Can someone explain what gives a human being the right to turn wild animals into pets? And what exactly does keeping a pet teach a child? How about observing animals free and in their natural habitat instead? Of course patient observing of nature requires more effort, more involvement, and more knowledge, from the parents. It teaches a child (and her parents!) how to observe, it encourages her to be inquisitive and to try to interpret and question what she observes. It also teaches respect for animals and nature, and readily leads to other worthwhile activities or hobbies. Much healthier for everyone than keeping a pet in a cage I think. Any thought anyone?
Pascal, London

I rescued my pet rabbit, She'd had been locked in a cage 24/7.. She now has a happy life here with us, she lives in the house with us & makes a great little pet.. How can people be so cruel? If you have a rabbit make sure the hutch is big enough & please please make sure they have a decent size run..
karen Mills, Wrexham

I cant understand some people. How hard is it to look after a rabbit? we decided to get my son a rabbit and we got a northumberland dwarf as they don't grow very big, a little tip for people with a medium sized cage, also we got a male as they are they are the less aggressive type, and he's gorgeous. we keep him in a hutch and he is fed twice a day, twice a week he has a treat of fresh veg, when weather is not too bad we just let him run about for an hour and he loves and springs about, we recently had his nails clipped and the vet said he was very healthy, he now comes to you when you feed him and nuzzles your hand, and do you know what I find it ten times easier looking after our rabbit than keeping up with all the housework, so come on people, no excuses!!!!!!!!
julie, sheffield

We took a rabbit from one of the national pet shop chains as he looked in poor condition and cowering in a corner. Our rabbit is still very timid, over 2 years on and he has had some severe health problems which means he cannot live outside, he lives in our house now and has the free run of the house, in essence, he's a house bunny. If you are going to get a rabbit, ensure that you can look after them, they need food, water, fruit and veg every day, plus hay. They need grooming, neutering and plenty of exercise and attention. We adore our rabbit and he gives us so much pleasure but they do require a lot of love, care and attention. Rabbits give so much back but if you can't afford to give them the time they deserve, please don't buy one and please don't buy one as a Christmas present.
Iona Pippen, Caerphilly

I have 3 rabbits. To give them up or to abandon them is just not a option. It is hard work looking after the hutches in winter but i still get out there when its cold and clean them and feed them. In the summer i trim there nails and let them out for runs. They are the nicest creatures ever. A message for all readers, "Don't abandon them always ring the RSPCA and get them taken away with dignity".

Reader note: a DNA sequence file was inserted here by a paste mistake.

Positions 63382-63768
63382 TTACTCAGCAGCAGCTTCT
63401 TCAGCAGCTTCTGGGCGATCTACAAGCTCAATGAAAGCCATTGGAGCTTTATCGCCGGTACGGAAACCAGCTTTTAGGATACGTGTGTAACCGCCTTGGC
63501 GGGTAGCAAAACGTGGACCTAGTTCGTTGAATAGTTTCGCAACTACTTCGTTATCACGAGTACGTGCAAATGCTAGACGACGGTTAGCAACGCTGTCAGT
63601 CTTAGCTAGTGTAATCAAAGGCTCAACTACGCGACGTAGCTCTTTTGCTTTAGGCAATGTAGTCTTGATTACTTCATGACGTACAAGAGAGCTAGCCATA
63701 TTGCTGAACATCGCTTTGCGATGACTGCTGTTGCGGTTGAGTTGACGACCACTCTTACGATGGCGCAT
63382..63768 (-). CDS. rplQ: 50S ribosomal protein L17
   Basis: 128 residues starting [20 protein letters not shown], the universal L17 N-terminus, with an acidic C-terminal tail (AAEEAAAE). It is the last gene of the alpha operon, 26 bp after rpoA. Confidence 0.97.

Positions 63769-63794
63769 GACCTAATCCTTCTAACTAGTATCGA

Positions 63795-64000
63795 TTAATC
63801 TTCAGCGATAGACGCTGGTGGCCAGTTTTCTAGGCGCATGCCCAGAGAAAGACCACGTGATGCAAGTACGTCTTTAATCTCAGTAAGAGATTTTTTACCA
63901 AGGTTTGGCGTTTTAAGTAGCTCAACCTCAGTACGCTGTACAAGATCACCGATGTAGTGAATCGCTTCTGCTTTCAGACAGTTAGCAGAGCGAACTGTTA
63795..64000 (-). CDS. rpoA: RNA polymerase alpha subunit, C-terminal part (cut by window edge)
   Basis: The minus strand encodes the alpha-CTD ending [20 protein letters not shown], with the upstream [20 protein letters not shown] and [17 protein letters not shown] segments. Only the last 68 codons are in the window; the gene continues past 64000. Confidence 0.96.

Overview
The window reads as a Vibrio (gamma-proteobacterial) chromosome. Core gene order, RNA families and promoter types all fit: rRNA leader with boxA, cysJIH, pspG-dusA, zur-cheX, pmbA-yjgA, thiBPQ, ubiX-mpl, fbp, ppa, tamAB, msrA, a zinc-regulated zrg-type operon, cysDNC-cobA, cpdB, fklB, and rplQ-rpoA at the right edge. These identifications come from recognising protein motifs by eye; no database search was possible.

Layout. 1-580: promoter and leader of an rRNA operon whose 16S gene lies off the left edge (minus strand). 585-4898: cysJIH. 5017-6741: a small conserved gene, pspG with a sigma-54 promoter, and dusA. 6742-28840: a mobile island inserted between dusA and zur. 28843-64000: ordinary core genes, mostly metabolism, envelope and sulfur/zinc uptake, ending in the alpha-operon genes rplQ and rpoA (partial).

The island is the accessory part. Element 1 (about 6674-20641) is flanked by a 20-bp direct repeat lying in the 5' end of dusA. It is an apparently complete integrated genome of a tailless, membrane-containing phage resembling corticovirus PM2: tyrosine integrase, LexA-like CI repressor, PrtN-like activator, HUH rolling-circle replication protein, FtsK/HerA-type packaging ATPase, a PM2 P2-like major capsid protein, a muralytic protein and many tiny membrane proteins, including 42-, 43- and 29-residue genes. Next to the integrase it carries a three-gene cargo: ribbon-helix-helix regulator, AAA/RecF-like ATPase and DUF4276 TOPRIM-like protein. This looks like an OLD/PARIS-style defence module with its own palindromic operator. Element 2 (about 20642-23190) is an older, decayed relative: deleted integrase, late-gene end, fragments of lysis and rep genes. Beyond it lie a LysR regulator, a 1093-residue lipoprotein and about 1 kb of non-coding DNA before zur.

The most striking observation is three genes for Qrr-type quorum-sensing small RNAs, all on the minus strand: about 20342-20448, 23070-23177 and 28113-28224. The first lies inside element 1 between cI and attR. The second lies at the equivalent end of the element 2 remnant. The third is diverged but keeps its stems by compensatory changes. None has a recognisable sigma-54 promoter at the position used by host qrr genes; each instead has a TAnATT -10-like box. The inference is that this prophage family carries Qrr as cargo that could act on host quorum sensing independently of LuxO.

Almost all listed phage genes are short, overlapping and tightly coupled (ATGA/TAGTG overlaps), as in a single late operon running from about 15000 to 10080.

Yasmine, Rotherham

Animal Cruelty still shocks me every time I hear it. I myself have 2 rabbits, 2 guinea pigs & 2 hamsters and I love them all so much. I was surprised of how much hard work looking after a rabbit it. There about the same hard work as a dog. all animals need excersise and a good diet and love and attention of course. but rabbits have a very sensitive stomach, need at least 2 hours of love & and affection a day and of course need to be let out of there cage for a few hours at least! The punishment for animal cruelty should be firmer. not just a slap on the hand!
katie hamlet, Aberystwyth, Wales

Yes, I've rescued a rabbit and i'm waiting to rescue my next one. It's terrible to read what's happening as rabbits make fantastic pets. All you need is a bit of space and then watch them run, jump and play. They are so funny to watch but sticking them in a teeny weeny hutch doesn't let children (and adults) see their full potential. They're more playful than adult cats for example. If you want a rabbit get the biggest hutch you can and a large run and get in there with them - you're kids will be soon like my 3 year old son - can't get enough!
Sarah Miles, Worcestershire

We found a rabbit in the gutter five years ago. Nobody claimed her so we kept her but she has cost a considerable amount of money in vet bills over that time. As much as we like her, a rabbit would not be first on our list of pets. To throw a rabbit into a hutch and think that that's all the life it needs is just wrong and cruel, they need a lot more mental stimulation than that. As for them being a good children's pet, that's a myth, children will grow bored of them quickly, and rabbits are more fragile than people believe, serious back injury not being uncommon if they fall or jump the wrong way. They should not be a disposable commodity in this disposable society.
Carol Brown, Adelaide Australia

We've had rabbits in my family for years and we always get them for RSPCA rescue centres. It's beyond me why anyone would pay for one at a pet shop when there are so many who needs homes and might be put down if they don't find one.

To buy a pet without realising what's involved and that you might get bored of it is sheer idiocy. Get a rabbit because you have compassion towards animals and rabbits and want it to be part of your family. Don't get it if you really can't be bothered to pay for it, clean its hutch or let it run around for a few hours a day. It just causes suffering.